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Details of Grant 

EPSRC Reference: EP/S033238/1
Title: Sub-THz Radar sensing of the Environment for future Autonomous Marine platforms - STREAM
Principal Investigator: Gashinova, Professor M
Other Investigators:
Cherniakov, Professor M
Researcher Co-Investigators:
Project Partners:
ASV Global (UK) BAE Systems Jaguar Land Rover Limited
Raymarine Limited Sea Mammal Research Unit University of Southampton
Department: Electronic, Electrical and Computer Eng
Organisation: University of Birmingham
Scheme: Standard Research
Starts: 01 January 2020 Ends: 31 August 2024 Value (£): 854,175
EPSRC Research Topic Classifications:
Instrumentation Eng. & Dev. RF & Microwave Technology
EPSRC Industrial Sector Classifications:
Aerospace, Defence and Marine Information Technologies
Related Grants:
Panel History:
Panel DatePanel NameOutcome
09 Apr 2019 Engineering Prioritisation Panel Meeting 9 and 10 April 2019 Announced
Summary on Grant Application Form
The impending era of autonomous shipping will create a revolution in maritime navigation and mission planning which has many parallels with the revolution which is already underway in the automotive world and will impact all aspects of vessel design, manufacture and operation, reducing costs and environmental impacts. The key enabler will be the role of advanced electronics to provide the platform with full intelligence to facilitate autonomous operation with sensing and processing capabilities superior to those of a human.

Merchant shipping companies announced autonomous vessels in 2018 [http://spectrum.ieee.org/transportation/marine/forget-autonomous-cars-autonomous-ships-are-almost-here]. However, in addition to large autonomous ships, there is a growing, potentially huge, market for small/medium agile vessels, demanding new sensing capabilities to provide situational awareness of the proximate environment. Their requirements differ significantly from those of large ships: (i) for the safety of the boat, humans or sea animals in/on the water, robust all-weather day/night detection and classification of small objects is required at ranges of up to ~300 m - too close for large ships to manoeuvre, (ii) large waves are more hazardous for smaller boats so wave profiling is critical for adaptation to the dynamic environment and safe path planning.

We assert that the key sensor modality to satisfy these requirements is novel sub-THz radar operating in the 140-340 GHz frequency spectrum. By its nature, radar is robust to the conditions that limit electro-optical (EO) sensors, but the proposed short wavelength and wide bandwidth can bring key capabilities unavailable in traditional marine radar: (i) imagery that is closer to familiar video, able to exploit the vast legacy of image processing algorithms; (ii) greatly improved cross-range resolution from a small sensor, leading to significant improvements in detection and classification of small objects and compatibility with small vessels; (iii) 3D imagery that can highlight objects; (iv) sensitivity to surface texture which will facilitate image segmentation and, ultimately, enable detection of anomalies within the mapped scene; (v) adaptability of the waveform for enhanced scene assessment in the spatio-temporal domain.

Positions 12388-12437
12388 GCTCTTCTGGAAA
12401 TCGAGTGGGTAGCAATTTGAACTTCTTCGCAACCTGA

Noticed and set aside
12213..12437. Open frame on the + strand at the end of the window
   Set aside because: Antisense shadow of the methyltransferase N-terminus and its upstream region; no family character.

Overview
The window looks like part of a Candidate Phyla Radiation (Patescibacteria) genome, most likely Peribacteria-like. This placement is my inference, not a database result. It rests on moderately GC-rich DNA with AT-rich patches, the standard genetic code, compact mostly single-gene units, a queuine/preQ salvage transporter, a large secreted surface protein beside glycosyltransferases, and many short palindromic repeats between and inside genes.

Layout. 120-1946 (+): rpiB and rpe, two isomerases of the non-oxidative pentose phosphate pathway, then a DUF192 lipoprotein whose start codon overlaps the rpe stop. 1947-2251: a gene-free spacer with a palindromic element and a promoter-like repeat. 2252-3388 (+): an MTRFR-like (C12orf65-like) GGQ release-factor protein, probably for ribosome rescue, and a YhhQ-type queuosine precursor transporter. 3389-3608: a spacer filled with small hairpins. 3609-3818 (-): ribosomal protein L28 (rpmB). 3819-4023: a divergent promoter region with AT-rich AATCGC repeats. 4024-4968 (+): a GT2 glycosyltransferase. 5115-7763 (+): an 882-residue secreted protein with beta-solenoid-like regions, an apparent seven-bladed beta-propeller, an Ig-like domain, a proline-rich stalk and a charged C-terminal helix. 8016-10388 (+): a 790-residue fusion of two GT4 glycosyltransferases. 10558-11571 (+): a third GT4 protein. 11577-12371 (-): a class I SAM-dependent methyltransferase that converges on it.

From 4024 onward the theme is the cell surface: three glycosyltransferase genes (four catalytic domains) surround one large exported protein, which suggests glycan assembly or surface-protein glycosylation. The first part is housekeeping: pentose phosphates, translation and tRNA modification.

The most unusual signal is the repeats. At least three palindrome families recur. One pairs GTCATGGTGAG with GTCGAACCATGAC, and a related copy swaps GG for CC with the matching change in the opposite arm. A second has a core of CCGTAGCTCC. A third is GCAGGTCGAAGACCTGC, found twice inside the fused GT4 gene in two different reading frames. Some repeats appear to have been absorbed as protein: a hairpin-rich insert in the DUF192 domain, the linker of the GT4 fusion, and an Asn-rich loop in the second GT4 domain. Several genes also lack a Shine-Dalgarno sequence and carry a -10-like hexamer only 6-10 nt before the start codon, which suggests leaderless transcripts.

This proposal falls under EPSRC's Sensors and Instrumentation theme, addressing the challenge of providing new and essential capabilities for situational awareness for small marine craft, ensuring safe and efficient operation in dynamic sea conditions. This will be achieved by creating a sub-THz intelligent radar, delivering superior imagery, precise measurements and cognitive scene assessment by adapting radar parameters and using novel data processing including: (i) two-stage data assessment to detect and classify objects as anomalies in the '5D descriptor space' of range, cross-range, elevation, Doppler and micro-Doppler and (ii) mapping the dynamic 3D sea surface in real time. This will enable reliable detection of hazards including small surface or semi-submerged objects, hazardous seas at ranges up to ~300 m with high spatial and temporal fidelity.

The proposal comprises a wide scope of essential research stages: phenomenological studies of sub-THz scattering and propagation above the sea surface, comprehensive analysis of radar signatures and imagery of marine objects and environment and development of cognitive sensing strategy and signal processing to provide situational awareness.

Key Findings
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Organisation Website: http://www.bham.ac.uk